Eighty years ago, a prominent black intellectual disappeared from the historical record. Jeffrey B. Perry rescued him from oblivion. (Interview)





The most exciting and eagerly awaited title in this season’s haul from the scholarly presses is Jeffrey B. Perry’s study Hubert Harrison: The Voice of Harlem Radicalism, 1883-1918, just published by Columbia University Press. Well, eagerly awaited by me, anyway.... The world at large has not exactly been clamoring for a gigantic biography of Hubert Harrison — whose name, until quite recently, was little known even to specialists in African-American political and intellectual history. But that started to change over the past few years, thanks to Perry’s decades of research and advocacy.

The two volumes of essays collected by Harrison during his lifetime have been out of print since the 1920s. A major step forward in his rediscovery came in 2001, when Wesleyan University Press published A Hubert Harrison Reader, edited by Perry, who also prepared a thorough entry on him for Wikipedia. (This can’t have hurt: Where a Google search once turned up a dozen or so pages mentioning Harrison, it now yields thousands.)

Last month, Perry sat down with me for an interview, excerpts from which are available here as an Inside Higher Ed podcast. The night before, he had spoken at a Washington, D.C., bookstore; to judge by the warmth of that talk’s reception it seems fair to say that a wider public is ready to rediscover Harrison now. Besides traveling around giving talks to promote the book, Perry is also busy preparing a digital archive of Harrison’s work, to be made available soon by Columbia University....

As luck would have it, I ran into a guy handing out fliers for Hubert Harrison: The Voice of Harlem Radicalism at a conference at Columbia University last month. He was a retired postal worker (white like me) and prone to considerable animation as he talked about the book, which, it turned out, he had written.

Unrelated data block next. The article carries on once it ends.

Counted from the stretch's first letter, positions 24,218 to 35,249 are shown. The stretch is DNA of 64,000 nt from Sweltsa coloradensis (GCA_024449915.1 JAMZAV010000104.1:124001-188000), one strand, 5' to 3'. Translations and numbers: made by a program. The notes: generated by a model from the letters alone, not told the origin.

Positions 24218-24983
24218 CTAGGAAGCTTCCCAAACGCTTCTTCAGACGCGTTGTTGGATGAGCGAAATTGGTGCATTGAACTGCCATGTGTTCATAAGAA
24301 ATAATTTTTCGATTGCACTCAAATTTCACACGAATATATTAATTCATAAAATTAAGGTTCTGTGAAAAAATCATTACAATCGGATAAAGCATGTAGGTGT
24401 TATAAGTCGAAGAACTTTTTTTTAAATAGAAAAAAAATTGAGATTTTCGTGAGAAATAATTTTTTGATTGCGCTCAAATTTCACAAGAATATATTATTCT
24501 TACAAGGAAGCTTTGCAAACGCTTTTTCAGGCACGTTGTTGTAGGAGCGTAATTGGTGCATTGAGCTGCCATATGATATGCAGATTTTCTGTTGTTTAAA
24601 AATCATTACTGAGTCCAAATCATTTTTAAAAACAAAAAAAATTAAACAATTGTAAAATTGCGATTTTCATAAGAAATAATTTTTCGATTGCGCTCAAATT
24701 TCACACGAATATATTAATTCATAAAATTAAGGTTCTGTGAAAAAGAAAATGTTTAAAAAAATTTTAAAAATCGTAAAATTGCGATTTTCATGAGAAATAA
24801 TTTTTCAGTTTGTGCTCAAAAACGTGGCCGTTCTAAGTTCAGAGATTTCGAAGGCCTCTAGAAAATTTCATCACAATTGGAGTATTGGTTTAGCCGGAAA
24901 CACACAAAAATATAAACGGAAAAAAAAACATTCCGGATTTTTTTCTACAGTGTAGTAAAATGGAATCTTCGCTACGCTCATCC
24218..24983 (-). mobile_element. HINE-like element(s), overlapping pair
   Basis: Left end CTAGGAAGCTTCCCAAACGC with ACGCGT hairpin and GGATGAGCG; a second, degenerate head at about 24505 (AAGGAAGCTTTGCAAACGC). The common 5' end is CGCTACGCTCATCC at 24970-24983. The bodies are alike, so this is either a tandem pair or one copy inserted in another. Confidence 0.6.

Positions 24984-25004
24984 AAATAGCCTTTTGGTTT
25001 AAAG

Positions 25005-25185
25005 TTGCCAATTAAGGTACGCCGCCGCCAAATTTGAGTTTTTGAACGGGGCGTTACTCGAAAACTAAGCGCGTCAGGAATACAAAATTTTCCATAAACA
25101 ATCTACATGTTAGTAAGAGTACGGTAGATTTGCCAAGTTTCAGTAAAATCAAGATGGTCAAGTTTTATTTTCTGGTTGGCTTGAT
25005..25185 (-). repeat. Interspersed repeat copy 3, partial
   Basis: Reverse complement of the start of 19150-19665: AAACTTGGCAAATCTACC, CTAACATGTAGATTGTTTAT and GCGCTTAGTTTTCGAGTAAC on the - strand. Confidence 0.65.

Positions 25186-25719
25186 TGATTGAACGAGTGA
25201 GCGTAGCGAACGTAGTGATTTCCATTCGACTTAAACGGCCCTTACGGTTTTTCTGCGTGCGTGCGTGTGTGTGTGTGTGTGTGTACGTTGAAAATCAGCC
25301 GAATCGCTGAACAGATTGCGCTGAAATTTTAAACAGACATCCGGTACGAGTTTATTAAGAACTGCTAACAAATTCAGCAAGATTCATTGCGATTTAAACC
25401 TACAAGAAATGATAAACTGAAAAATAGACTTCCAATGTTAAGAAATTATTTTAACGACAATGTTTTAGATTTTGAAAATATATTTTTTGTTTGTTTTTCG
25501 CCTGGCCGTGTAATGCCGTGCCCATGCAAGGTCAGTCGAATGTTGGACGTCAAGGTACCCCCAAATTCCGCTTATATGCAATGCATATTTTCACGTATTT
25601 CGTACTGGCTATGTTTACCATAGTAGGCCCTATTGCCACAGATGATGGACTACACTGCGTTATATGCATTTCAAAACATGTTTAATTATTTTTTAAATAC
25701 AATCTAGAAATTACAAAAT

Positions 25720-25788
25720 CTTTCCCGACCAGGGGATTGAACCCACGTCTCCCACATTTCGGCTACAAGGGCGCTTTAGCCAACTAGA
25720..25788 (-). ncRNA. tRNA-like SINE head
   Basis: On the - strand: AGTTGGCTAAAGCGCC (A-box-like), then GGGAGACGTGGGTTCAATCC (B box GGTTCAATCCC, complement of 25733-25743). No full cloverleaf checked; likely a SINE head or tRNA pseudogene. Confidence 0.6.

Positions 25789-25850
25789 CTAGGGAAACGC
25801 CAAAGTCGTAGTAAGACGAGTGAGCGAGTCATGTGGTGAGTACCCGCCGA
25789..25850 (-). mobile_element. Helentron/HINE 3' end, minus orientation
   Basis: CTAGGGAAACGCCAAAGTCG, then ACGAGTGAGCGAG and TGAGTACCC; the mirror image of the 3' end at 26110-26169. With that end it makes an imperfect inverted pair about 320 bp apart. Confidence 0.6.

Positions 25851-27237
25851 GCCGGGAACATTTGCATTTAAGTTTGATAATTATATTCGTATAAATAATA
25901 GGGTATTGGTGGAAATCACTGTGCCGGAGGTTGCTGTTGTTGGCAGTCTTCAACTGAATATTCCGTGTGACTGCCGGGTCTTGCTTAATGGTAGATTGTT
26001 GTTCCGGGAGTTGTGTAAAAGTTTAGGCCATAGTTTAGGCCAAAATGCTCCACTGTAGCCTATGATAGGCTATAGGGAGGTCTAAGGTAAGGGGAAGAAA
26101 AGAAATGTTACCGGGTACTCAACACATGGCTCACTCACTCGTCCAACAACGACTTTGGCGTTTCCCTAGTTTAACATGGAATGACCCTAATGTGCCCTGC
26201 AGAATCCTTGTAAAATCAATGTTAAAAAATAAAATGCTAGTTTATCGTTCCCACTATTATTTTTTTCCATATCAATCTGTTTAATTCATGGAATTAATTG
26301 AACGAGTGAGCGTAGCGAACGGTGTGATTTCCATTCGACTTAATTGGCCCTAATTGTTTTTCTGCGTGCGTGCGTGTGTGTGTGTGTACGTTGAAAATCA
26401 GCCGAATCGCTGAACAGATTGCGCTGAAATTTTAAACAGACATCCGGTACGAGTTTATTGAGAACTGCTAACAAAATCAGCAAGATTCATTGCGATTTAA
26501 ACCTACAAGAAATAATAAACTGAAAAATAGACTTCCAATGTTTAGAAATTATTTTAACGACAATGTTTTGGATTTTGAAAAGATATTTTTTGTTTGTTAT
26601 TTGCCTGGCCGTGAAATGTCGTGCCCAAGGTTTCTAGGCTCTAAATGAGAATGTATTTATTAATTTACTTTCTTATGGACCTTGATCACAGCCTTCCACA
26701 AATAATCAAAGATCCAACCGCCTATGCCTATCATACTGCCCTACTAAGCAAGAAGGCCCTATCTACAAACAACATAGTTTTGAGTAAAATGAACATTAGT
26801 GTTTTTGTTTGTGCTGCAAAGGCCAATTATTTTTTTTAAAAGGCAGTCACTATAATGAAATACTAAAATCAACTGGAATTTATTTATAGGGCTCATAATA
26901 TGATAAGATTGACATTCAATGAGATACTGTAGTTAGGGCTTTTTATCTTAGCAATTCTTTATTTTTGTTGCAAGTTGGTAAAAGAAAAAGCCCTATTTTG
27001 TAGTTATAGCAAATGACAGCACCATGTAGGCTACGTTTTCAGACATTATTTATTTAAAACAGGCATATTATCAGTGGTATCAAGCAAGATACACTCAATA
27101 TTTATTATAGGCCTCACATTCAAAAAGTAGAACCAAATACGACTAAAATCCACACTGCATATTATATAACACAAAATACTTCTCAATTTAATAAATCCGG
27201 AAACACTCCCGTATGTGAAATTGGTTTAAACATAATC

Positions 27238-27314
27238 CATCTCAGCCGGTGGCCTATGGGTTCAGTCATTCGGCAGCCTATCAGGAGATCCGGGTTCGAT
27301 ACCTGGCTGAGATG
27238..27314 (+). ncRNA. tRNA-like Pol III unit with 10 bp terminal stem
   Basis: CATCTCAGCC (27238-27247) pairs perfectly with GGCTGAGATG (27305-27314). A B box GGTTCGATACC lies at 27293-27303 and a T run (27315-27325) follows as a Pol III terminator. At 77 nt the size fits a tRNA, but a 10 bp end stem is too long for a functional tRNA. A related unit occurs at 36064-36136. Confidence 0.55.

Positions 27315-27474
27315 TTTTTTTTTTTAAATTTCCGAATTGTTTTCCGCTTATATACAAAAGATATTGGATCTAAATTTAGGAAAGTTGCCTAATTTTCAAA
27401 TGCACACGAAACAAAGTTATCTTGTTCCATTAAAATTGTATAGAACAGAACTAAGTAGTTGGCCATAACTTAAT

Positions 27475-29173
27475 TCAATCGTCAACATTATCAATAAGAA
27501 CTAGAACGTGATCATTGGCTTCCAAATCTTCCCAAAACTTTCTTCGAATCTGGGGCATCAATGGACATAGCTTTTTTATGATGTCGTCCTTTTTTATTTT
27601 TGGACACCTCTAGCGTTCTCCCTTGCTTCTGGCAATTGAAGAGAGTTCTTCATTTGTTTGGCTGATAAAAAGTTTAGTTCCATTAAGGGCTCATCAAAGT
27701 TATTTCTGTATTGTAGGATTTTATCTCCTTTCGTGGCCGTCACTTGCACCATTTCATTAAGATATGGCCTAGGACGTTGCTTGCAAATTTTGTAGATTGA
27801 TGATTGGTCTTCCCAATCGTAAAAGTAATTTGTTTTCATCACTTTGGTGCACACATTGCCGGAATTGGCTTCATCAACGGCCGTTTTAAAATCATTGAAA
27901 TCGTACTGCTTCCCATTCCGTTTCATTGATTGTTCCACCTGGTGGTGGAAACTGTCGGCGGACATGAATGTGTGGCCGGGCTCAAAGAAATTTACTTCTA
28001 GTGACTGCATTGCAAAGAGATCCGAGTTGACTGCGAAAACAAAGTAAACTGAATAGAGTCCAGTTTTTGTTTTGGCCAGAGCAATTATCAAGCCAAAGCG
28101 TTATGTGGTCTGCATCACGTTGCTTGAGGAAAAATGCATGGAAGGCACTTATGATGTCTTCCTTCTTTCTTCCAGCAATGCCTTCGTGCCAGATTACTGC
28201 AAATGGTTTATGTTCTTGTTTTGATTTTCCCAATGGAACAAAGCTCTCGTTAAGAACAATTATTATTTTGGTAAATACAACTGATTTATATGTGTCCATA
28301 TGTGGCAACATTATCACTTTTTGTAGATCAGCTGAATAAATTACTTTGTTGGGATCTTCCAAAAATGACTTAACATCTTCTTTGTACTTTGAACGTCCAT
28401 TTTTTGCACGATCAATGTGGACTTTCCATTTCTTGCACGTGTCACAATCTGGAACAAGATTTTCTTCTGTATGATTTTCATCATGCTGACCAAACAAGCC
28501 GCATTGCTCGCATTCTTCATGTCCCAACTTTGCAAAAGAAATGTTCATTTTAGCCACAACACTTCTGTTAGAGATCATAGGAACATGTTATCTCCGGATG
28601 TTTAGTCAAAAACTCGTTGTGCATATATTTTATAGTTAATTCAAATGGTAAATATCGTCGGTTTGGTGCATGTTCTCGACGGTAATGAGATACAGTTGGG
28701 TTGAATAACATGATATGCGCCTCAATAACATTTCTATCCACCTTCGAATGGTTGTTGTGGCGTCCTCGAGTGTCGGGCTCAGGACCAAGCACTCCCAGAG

I say “it turned out” because Perry is strikingly unproprietary about his book. He displayed very little ego regarding it. Starting to say something about the thoroughness of his research on this or that topic, he would catch himself, seem embarrassed at the presumption, then insist that younger scholars were bound to discover more than he had. (Having gone over his footnotes, I want to wish them luck with that.)

After a while, this began to seem less like shyness than a matter of absolute concentration on Harrison himself. But I wanted to find out how it had come to pass that Perry discovered Harrison – let alone persuaded Columbia University Press to publish a two-volume biography. (The second part, covering the final decade of Harrison’s life, is now in progress.)

It’s neither a short nor a simple tale. Perry graduated from Princeton in 1968 and attended the Harvard Graduate School of Education for a year or so — making straight A’s, he says, “until I had an opportunity to travel by land through the Americas and took it. I went to Argentina and back.” In 1974, he took a job at the New Jersey International Bulk Mail Center and joined the postal workers’ union. He retired in June 2007....



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